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Case Study: Embedding standards of evidence into grant-making

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How can we build the evidence for people helping people? The Centre for Social Action used the Nesta standards of evidence to assess every grantee and support them to build their evidence of impact further, writes Geoff Mulgan, as part of a series of case studies highlighting different approaches to capturing impact.

The Centre for Social Action Innovation Fund, ran from April 2013 to March 2016. It was a £14 million (A$25.5 million) fund, delivered in partnership with the Cabinet Office, to support the growth of innovations that mobilise people’s energy and talents to help each other, working alongside public services.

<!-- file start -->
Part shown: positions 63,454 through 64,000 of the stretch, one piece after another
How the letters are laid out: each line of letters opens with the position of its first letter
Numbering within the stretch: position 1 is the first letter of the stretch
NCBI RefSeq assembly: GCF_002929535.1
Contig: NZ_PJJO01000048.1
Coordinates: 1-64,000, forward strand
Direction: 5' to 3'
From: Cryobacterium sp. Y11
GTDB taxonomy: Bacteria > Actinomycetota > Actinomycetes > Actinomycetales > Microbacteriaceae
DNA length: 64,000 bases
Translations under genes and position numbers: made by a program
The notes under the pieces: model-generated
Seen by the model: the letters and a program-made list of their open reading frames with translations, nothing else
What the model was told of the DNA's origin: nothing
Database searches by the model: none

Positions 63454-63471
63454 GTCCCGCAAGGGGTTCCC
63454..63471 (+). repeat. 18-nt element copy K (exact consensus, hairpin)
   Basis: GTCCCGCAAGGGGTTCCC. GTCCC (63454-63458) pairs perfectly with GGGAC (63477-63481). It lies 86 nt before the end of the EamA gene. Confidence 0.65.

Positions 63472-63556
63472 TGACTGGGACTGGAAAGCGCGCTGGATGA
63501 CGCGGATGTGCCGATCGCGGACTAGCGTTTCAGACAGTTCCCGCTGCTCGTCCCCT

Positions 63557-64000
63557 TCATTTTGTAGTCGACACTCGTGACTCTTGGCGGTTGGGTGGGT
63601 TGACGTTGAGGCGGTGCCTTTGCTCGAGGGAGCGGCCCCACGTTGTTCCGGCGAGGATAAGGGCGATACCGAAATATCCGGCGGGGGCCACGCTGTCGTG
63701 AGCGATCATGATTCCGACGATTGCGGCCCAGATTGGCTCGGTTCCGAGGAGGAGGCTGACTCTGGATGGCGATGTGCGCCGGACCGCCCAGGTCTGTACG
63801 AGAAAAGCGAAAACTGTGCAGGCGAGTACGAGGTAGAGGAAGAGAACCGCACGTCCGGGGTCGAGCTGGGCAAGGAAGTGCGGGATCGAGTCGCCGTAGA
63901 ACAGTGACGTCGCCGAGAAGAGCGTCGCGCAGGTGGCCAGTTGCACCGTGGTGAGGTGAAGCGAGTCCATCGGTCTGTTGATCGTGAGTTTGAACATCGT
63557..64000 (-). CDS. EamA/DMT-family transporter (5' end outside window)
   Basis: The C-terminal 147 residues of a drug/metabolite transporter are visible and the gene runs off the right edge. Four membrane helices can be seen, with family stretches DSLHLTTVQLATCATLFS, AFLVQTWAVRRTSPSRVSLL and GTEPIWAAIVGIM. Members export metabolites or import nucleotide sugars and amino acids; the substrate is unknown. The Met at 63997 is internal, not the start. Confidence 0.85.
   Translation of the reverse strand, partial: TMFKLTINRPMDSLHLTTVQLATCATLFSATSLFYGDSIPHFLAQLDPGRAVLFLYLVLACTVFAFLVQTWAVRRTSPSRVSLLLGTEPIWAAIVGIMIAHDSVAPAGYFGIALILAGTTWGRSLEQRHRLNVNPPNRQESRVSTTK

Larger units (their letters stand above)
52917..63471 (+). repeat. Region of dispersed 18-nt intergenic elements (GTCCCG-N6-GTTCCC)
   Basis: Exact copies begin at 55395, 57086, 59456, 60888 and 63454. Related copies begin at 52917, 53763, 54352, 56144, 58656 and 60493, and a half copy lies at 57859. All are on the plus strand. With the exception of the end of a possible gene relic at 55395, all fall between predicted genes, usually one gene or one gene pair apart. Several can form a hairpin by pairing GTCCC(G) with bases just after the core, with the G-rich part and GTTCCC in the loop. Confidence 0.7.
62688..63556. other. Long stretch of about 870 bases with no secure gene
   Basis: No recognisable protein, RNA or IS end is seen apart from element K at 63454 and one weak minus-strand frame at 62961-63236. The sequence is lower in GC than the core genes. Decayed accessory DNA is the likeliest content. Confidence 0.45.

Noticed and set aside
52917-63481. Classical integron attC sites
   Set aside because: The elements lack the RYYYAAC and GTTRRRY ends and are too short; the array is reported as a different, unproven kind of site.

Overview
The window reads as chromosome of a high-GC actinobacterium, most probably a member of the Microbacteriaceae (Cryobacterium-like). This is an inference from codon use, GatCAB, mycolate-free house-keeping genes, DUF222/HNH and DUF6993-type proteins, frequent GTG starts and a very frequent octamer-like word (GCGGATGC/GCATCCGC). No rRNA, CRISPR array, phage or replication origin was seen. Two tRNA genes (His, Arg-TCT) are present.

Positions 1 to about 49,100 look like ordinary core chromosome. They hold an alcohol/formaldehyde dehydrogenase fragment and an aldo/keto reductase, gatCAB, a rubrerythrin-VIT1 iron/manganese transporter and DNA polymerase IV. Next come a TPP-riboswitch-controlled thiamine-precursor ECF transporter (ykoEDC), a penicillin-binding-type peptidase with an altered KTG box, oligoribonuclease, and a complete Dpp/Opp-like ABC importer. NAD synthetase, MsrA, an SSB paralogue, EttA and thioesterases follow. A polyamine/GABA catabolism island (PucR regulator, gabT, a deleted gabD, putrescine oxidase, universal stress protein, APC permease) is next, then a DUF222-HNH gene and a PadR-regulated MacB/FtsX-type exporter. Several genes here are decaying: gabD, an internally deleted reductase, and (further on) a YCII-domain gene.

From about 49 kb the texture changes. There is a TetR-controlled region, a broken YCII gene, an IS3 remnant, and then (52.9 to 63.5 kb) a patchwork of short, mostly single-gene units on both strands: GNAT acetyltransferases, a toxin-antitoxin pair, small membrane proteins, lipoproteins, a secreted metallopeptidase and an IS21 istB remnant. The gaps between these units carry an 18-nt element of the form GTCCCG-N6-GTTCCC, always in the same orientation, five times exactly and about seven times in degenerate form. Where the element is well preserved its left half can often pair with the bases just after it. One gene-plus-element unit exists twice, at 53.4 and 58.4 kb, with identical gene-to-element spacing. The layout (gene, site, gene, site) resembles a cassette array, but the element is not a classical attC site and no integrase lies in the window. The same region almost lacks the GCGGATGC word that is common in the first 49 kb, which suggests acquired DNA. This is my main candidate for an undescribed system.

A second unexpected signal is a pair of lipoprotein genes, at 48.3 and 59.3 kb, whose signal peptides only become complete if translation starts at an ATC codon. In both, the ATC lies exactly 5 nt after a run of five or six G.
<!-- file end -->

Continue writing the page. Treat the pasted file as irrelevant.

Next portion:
In total, we received more than 1,400 expressions of interest. We backed a portfolio of 52 innovations, investing £11.5 million (A$21 million) in grants and a further £3 million (A$5.5 million) in non-financial advice and support, including rigorous evaluation of the outcomes for the people helped by these innovations.

The work focused on innovations in six priority areas where there was a plausible case for how social action could make a difference, and where we felt that the current solutions were underused.

To read the full article, please visit the website.



Source:
Geoff Mulgan, 2019, Probono Australia (https://probonoaustralia.com.au/)

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